Silver Linings Playbook – 4 out of 5
It’s safe to say that this was one of the big films of 2012. It was nominated for a bunch of awards (somewhere around 300 thousand ) and Jennifer Lawrence even won best actress for it. Some publications even placed it on their “must see” lists and, more importantly, some IMDb users who like to make those list things have probably placed it on their own “must see” lists. And I think it’s a fair bet that some of those inclusions on the IMDb lists stems from the fact there’s an excessive amount of time in this picture where you get to see Lawrence’s breasts bounce and jiggle—come on, I can’t be the only one who noticed!
|And Chris Tucker is in it! At this point in his life, he's okay with touching |
a black man's stereo.
Silver Linings Playbook is about Pat (Bradley Cooper), a bi-polar man who just gets out of the psychiatric hospital after he snapped and ruined his marriage (who hasn't been there? Amirite?). Desperate to try and get his life together (and kinda ordered by the legal system) he moves back in with his parents (Robert De Niro and Jacki Weaver) and starts the attempt to get his life under control so he can patch things up with his wife. Things start to get messy as he meets another individual struggling with her own mental issues; Tiffany (Jennifer Lawrence).
|"Does a Nurse Ratched work here? I'm not going to be suffocated in my sleep|
by a big Native American mute, am I?
Above all things, Bradley Cooper’s performance as the broken (but desperate to heal) Pat really stole the movie. Watching him in action kept me glued to the film and seeing him evolve from a frantic man just out of the hospital to a more controlled and tempered individual near the end credits was pretty grabbing and attention sucking. Seeing Pat mend fences with Tiffany and his family really showed what this movie was all about; heart. It was difficult to not cry when Pat’s father explains that the time Pat was going to have in his house was not only about getting better but also about becoming a better father and making up for years of neglect.
|"How come no one answers me when I ask, 'Are you talking to me?'"|
The film also did a tremendous job with its camera work. The movie used a lot of panning in and out and, in doing so, really helped to show the disconnect that the character had with reality. While this aspect never gets too out of hand and makes it look like a tamer David Lynch film, it is capable of making everything seemed detached enough from reality so the viewer got a feel for the confusion that Pat was going through. Not to mention the inclusion of some great quick edits to this dynamic camera work really help sell what Pat, as well as Tiffany, were going through mentally without really having to do much explaining.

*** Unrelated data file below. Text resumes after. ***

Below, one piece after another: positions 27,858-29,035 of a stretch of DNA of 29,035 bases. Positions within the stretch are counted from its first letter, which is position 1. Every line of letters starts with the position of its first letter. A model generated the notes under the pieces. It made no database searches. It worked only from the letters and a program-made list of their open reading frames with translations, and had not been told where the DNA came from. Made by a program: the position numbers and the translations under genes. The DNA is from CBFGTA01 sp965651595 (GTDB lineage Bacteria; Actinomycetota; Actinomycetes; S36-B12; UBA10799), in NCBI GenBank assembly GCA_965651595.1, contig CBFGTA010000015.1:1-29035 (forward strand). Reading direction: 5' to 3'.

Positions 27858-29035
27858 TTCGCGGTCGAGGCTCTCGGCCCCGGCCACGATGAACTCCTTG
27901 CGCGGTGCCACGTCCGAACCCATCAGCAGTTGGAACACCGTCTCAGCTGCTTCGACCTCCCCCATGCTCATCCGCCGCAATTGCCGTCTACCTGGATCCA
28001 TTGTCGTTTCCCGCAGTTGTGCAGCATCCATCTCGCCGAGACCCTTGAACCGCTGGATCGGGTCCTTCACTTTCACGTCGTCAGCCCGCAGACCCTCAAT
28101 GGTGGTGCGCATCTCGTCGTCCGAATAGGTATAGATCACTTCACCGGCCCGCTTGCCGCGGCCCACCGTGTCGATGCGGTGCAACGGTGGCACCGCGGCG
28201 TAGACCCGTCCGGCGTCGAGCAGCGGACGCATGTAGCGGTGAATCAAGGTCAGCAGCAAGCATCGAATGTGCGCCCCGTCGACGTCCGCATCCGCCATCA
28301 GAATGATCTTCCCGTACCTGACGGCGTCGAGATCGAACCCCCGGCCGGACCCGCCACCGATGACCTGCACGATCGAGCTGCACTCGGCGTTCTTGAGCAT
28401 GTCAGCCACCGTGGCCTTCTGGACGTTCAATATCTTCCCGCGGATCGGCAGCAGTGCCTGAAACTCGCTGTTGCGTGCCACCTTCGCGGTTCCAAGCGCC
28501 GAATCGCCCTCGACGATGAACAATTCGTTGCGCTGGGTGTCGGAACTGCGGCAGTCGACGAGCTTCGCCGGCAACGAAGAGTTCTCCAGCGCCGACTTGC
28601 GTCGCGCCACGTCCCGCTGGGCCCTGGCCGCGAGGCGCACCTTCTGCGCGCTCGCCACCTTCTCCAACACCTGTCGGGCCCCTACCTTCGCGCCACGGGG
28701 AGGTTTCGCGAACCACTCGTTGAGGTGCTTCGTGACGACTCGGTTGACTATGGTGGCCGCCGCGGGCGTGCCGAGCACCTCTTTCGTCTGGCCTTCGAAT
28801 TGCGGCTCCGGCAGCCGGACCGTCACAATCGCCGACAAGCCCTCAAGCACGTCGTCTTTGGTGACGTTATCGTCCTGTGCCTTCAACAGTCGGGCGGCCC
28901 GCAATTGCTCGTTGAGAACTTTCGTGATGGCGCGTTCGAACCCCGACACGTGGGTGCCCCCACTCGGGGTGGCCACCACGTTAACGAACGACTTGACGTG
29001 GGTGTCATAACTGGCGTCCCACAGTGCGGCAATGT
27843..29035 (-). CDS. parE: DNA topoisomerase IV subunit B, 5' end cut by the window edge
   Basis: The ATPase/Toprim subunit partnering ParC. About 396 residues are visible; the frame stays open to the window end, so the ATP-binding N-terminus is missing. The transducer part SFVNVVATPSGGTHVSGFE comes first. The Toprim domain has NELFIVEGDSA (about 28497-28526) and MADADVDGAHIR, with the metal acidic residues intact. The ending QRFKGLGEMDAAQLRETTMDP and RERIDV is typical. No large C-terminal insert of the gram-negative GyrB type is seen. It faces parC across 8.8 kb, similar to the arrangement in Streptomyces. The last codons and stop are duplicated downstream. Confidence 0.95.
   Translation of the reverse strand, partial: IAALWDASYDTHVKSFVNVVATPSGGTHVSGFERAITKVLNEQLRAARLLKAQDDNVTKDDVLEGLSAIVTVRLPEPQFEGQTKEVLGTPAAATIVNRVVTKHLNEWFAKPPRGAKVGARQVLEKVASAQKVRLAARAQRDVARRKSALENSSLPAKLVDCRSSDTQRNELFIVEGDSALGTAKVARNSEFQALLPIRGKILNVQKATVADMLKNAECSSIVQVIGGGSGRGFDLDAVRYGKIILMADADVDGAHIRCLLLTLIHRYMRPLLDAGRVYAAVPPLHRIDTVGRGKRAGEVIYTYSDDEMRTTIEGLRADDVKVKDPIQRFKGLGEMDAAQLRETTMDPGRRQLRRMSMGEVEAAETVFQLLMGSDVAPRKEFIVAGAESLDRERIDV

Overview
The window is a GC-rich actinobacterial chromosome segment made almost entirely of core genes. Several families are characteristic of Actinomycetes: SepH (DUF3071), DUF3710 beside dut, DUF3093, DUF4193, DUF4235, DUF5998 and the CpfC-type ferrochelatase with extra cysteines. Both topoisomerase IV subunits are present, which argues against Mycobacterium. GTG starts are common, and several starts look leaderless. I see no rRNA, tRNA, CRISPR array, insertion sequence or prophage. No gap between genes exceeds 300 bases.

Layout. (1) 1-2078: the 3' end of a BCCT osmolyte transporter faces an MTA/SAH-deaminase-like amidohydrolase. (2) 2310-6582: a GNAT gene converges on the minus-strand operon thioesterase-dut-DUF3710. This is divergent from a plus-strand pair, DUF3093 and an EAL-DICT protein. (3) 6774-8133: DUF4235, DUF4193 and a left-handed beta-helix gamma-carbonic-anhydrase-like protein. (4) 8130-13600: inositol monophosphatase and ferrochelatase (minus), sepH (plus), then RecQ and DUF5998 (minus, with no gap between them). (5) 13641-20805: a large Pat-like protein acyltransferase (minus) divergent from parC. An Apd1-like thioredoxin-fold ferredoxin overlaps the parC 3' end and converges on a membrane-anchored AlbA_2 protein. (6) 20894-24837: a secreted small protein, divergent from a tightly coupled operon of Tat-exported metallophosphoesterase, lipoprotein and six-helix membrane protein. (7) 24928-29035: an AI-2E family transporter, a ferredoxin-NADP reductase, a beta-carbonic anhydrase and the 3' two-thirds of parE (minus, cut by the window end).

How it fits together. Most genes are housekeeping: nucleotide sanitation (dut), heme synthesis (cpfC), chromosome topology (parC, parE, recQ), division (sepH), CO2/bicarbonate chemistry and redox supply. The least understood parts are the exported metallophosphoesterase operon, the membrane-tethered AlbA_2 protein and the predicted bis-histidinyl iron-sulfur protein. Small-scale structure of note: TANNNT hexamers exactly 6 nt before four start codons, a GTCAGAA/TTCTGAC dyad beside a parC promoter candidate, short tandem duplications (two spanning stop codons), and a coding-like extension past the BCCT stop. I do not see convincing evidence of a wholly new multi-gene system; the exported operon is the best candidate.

|"Did you see that ludicrous display last night?"|
Jennifer Lawrence is an actress that I’m not normally a fan of or think that much about. That isn’t to say I think she’s a bad actress, I just don’t find her that memorable. Every time a film comes out with her in it the internet literally explodes in a fiery ball of hype and flying pieces of butt-kissing shrapnel. So, after hearing all this praise about how great she is in whatever project she’s in, I'd watch her and find her incredibly…average. Never have I watched a movie where I’ve agreed with all her supporters that she the next National Treasure like Julia Roberts used to mysteriously be. Winter’s Bone—didn’t understand what was so great about her when there were other members of the cast outperforming her. The Hunger Games—I really didn’t see it there, as all I saw was her staring vacantly at her surroundings for nearly two hours and showing only a little more emotion than Kristen Stewart (to be honest, the only thing I really cared about in that film anyway was Woody Harrelson’s character).
|This is a slight variation of the look she has in The Hunger Games.|
Don't warm up your hate comments just yet, Lawrence Lovers.
Even this film I didn’t see that much spectacular in Lawrence (I really didn’t see a Best Actress performance). I’m not saying she was bad in it but, like everything else I’ve seen her in, she was just painfully average and her performance just wasn’t memorable to me. I will say that I did find her better in this role than any other role I’ve seen her in but I still don’t understand her appeal…wait, I just remembered how often her breasts bounced up and down in this film thanks to a lot of running scenes and some dance sequences and I think I kinda get her appeal—or why she would appeal to half her audience. I'm kidding, it was actually kinda gross how the direct felt a need to zoom in on her chest and even her buttocks.
|Sadly, you have to suffer through a lot of white-folk dancing in order see|
See, Lawrence Lovers, I didn't say anything that bad about her...but I still await your comments about how awful I am for not adoring her.
Silver Linings Playbook is a sweet, sometimes humorous, but most of all endearing movie about a man and a woman who are busy dealing with their own mental issues and yet are able to find each other. While still a romcom despite the drama of it all, the movie’s strongest aspect is less about the romance of Pat and Tiffany and more about Pat trying to patch his life together in general. Yes, Tiffany becomes a part of that and steals his heart but it was Pat’s struggle to try and return to some sort of normalcy and the reconciliation he undertakes with his parents that really made the movie for me…and will probably make my “Best Reviewed of 2013” list I’m going to make on New Year’s Eve—yes, I make lists too.